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This is an observational, non controlled, non-interventional, multicentric, prospective study planned to be conducted in 450 subjects diagnosed with MS and their caregivers in 20 centres of Argentina. The observations from this study will contribute to the awareness of the impact on the Quality of Life (QoL) of the caregivers and, eventually will also provide measures for helping the subjects with multiple sclerosis (MS) without leaving aside the care of the physical and psychic health of those who work as caregivers.
Caregivers of subjects diagnosed with MS have to take care of many activities of MS subjects that they cannot perform themselves, because of their lack of autonomy. The fact of aiding a person with some degree of disability due to a chronic disease in an intense way and for a long time could generate a high level of satisfaction in the caregiver; but at the same time the emotional and physical exhaustion of the caregiver increases as the disease progresses. The QoL of the person who is emotionally bonded to the MS subject as a caregiver has a great chance to be affected; and this is for sure more likely than in the case when the caregiver is a hired professional.
- To identify the impact of MS on the QoL of the MS subjects and their caregivers
- To establish the correlation between the QoL of the subjects with MS and their caregivers
- To identify the predictors of the QoL in the caregiver group
This is an observational, prospective and non-interventional study planned to be conducted in 20 centers in Argentina. The subjects with diagnosed MS will be managed with the clinical and therapeutic elements that their treating doctors considered appropriate, without modifying their decisions due to the subjects' inclusion into the study. The caregivers will be asked to complete the QoL questionnaire as a part of the normal interview on each and every visit. The total duration of the study is 24 months. A descriptive analysis will be performed for the demographic and clinical characteristics of the investigation subjects, as well as for the characteristics of the treatments they receive when they start their participation in this study. For the qualitative variables, treatment modifications, frequency tables and the percentages will be performed.
Observational Model: Case Control, Time Perspective: Prospective
25 de Mayo 138, Capital, Pcia. de
Santiago del Estero
Published on BioPortfolio: 2014-08-27T03:15:37-0400
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A form of multiple sclerosis characterized by a progressive deterioration in neurologic function which is in contrast to the more typical relapsing remitting form. If the clinical course is free of distinct remissions, it is referred to as primary progressive multiple sclerosis. When the progressive decline is punctuated by acute exacerbations, it is referred to as progressive relapsing multiple sclerosis. The term secondary progressive multiple sclerosis is used when relapsing remitting multiple sclerosis evolves into the chronic progressive form. (From Ann Neurol 1994;36 Suppl:S73-S79; Adams et al., Principles of Neurology, 6th ed, pp903-914)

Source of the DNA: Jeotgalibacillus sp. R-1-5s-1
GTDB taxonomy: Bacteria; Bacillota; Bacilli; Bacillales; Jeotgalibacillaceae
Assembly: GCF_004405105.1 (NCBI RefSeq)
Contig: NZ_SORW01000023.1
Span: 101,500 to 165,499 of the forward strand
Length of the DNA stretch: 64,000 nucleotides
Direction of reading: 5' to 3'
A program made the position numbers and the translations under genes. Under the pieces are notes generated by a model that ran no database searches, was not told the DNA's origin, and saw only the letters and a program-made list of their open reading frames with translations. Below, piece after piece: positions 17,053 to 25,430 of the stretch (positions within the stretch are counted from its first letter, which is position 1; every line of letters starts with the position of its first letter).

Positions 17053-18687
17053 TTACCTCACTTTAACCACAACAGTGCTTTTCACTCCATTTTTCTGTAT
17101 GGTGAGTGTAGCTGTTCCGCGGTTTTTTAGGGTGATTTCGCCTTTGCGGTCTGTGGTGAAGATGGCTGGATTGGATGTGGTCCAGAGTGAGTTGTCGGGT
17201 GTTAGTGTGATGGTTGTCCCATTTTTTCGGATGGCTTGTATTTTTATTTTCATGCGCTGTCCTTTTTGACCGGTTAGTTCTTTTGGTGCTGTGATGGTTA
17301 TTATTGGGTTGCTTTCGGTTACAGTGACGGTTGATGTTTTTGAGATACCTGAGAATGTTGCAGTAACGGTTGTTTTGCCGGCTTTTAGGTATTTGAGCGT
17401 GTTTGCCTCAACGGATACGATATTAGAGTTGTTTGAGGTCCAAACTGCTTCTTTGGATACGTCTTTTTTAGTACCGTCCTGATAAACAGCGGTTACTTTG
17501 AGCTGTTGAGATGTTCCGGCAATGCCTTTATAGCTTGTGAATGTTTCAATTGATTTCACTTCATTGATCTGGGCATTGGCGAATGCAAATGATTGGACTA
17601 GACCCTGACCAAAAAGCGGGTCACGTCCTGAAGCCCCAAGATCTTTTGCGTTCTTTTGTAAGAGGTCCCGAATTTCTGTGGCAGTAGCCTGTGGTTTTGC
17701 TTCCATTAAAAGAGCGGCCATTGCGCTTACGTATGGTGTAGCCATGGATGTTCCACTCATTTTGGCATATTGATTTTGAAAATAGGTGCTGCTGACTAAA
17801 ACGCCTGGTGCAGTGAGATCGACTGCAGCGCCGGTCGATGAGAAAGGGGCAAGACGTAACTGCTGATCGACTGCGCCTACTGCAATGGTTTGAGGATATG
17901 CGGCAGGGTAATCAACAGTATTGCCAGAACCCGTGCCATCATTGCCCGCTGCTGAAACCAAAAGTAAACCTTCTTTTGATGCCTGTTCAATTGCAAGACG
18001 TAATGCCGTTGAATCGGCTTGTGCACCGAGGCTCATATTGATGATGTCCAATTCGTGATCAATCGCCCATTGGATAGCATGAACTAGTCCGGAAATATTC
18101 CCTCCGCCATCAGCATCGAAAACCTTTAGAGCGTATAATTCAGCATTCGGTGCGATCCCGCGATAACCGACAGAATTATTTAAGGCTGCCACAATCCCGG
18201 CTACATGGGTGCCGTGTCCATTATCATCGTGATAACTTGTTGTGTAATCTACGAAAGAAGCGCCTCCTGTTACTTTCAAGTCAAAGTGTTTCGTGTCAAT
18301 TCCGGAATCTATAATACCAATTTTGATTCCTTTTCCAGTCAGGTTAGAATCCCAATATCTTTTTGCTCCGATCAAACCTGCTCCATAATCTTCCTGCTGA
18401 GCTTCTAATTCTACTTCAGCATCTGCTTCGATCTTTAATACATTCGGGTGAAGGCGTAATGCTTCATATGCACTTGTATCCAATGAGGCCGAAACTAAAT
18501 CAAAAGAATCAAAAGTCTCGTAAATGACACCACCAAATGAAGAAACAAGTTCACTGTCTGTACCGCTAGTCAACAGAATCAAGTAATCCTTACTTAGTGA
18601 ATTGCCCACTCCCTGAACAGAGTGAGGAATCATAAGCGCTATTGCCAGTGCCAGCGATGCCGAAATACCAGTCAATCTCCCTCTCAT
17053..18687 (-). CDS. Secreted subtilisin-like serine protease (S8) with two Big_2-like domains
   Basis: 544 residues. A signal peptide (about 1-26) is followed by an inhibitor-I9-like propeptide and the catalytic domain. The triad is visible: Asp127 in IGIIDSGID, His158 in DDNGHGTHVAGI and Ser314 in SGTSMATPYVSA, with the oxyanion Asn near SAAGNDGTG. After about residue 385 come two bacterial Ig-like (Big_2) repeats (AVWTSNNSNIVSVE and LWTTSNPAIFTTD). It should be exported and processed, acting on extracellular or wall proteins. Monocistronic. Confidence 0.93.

A non-glycosylated form of interferon beta-1 that has a serine at position 17. It is used in the treatment of both RELAPSING-REMITTING MULTIPLE SCLEROSIS and CHRONIC PROGRESSIVE MULTIPLE SCLEROSIS.
An autoimmune disorder mainly affecting young adults and characterized by destruction of myelin in the central nervous system. Pathologic findings include multiple sharply demarcated areas of demyelination throughout the white matter of the central nervous system. Clinical manifestations include visual loss, extra-ocular movement disorders, paresthesias, loss of sensation, weakness, dysarthria, spasticity, ataxia, and bladder dysfunction. The usual pattern is one of recurrent attacks followed by partial recovery (see MULTIPLE SCLEROSIS, RELAPSING-REMITTING), but acute fulminating and chronic progressive forms (see MULTIPLE SCLEROSIS, CHRONIC PROGRESSIVE) also occur. (Adams et al., Principles of Neurology, 6th ed, p903)
The most common clinical variant of MULTIPLE SCLEROSIS, characterized by recurrent acute exacerbations of neurologic dysfunction followed by partial or complete recovery. Common clinical manifestations include loss of visual (see OPTIC NEURITIS), motor, sensory, or bladder function. Acute episodes of demyelination may occur at any site in the central nervous system, and commonly involve the optic nerves, spinal cord, brain stem, and cerebellum. (Adams et al., Principles of Neurology, 6th ed, pp903-914)
Multiple protein bands serving as markers of specific ANTIBODIES and detected by ELECTROPHORESIS of CEREBROSPINAL FLUID or serum. The bands are most often seen during inflammatory or immune processes and are found in most patients with MULTIPLE SCLEROSIS.
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